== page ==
When Obama asks the Palestinians to put an end to incitement, they should pay attention. It is significant that he found nothing else to ask of them. Outmoded rhetoric in the Arab media may score domestic political points, but comes at a withering cost to the Palestinian cause diplomatically.

The Israeli prime minister has defied the US president by refusing to agree to a complete settlement freeze. This has real consequences for Israel and its leadership. They may be hoping that Obama’s political fortunes sour given the challenges facing his administration and that they can garner more support in the US political system, or that the Palestinians will inadvertently bail them out and help blunt US demands.

They could well lose such a gamble. Obama might continue to be popular and remain insistent on resolving this issue. The American Jewish community is still solidly behind a two-state solution, as are the American people in general. Even a slight devaluation of the strategic relationship with the United States is a risk that Israeli leaders can ill afford.

Since there is no military solution available to either party, these two people must find a way to negotiate a means of living side by side in a narrow strip of land. And, since there cannot be meaningful negotiations without the active engagement of the United States, its policies and national interest are defining issues.

The evolving redefinition of US interests over the past decades inexorably led to official support for the creation of a Palestinian state by the Bush administration, and to the formation of the Quartet, which embodied international support. What we have now in this president and his administration, though they face a myriad of daunting challenges, is a leadership that offers the right policy and political will that might save the Israelis and Palestinians from their dysfunctional relationship.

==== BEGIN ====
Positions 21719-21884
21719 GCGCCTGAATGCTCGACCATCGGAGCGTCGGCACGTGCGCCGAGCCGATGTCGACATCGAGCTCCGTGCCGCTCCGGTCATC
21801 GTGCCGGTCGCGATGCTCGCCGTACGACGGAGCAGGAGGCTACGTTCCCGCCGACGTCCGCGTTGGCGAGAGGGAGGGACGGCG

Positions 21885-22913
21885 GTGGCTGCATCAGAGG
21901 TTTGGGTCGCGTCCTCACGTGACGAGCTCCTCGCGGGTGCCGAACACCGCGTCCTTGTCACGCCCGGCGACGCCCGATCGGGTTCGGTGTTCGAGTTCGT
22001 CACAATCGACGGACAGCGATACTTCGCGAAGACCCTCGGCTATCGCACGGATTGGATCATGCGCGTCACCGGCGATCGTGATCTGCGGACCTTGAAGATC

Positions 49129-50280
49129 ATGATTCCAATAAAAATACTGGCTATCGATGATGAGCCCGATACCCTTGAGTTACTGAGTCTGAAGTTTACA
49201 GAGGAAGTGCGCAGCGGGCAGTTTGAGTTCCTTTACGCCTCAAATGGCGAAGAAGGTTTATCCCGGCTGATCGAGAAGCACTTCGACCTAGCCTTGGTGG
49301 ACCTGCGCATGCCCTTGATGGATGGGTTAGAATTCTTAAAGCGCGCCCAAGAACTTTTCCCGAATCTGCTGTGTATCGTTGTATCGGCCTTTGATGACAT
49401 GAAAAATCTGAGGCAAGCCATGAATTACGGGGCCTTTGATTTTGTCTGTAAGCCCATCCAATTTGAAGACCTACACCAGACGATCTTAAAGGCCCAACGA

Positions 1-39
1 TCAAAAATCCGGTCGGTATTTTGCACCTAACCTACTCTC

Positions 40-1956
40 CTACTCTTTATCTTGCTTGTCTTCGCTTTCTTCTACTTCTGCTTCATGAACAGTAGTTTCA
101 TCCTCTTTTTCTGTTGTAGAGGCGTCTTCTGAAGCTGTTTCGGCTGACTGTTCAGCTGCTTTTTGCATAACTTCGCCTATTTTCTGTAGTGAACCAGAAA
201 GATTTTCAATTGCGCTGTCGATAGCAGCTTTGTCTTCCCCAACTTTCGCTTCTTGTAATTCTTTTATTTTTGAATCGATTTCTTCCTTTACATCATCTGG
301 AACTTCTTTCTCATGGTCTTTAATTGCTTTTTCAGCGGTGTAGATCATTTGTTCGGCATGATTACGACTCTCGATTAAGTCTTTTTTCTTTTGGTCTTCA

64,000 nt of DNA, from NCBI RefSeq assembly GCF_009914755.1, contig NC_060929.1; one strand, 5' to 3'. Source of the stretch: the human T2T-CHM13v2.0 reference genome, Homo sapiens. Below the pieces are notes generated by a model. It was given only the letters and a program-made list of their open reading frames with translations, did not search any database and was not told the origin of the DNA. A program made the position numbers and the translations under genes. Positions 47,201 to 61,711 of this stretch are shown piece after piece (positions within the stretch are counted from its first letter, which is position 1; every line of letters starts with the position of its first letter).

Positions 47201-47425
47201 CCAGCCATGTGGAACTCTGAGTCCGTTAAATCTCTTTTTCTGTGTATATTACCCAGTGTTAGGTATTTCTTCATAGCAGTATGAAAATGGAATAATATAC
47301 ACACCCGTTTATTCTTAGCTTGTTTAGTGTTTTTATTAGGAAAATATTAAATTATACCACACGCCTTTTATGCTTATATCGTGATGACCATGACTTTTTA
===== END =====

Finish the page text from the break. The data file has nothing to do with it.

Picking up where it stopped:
What happens on the ground as negotiations resume is at least as important as the outcome of negotiations. The status quo — a one-state reality with that state occupying another, stateless, people — cannot be sustained.

The vigorous and proactive state institution-building program proposed by Palestinian Prime Minister Salam Fayyad is the most responsible and creative idea the Palestinians have put on the table since they accepted a two-state solution. The Quartet has just endorsed it. The United States should now mobilize its resources to make it work, and Israel would be wise not to stand in the way.

It seems that Obama is willing to spend resources and political capital to help the Palestinians create the infrastructure of their state, and negotiate its final status. His stand on the illegitimacy of settlement expansion and agreement on terms of reference for final-status talks should pave the way to renewed serious negotiations. After more than a decade of dramatic evolution, the United States led by Obama has finally become as close to an honest broker as the Palestinians can ever expect to be dealing with.

— Ziad J. Asali is president of the American Task Force on Palestine. Contact him at: zasali@att.net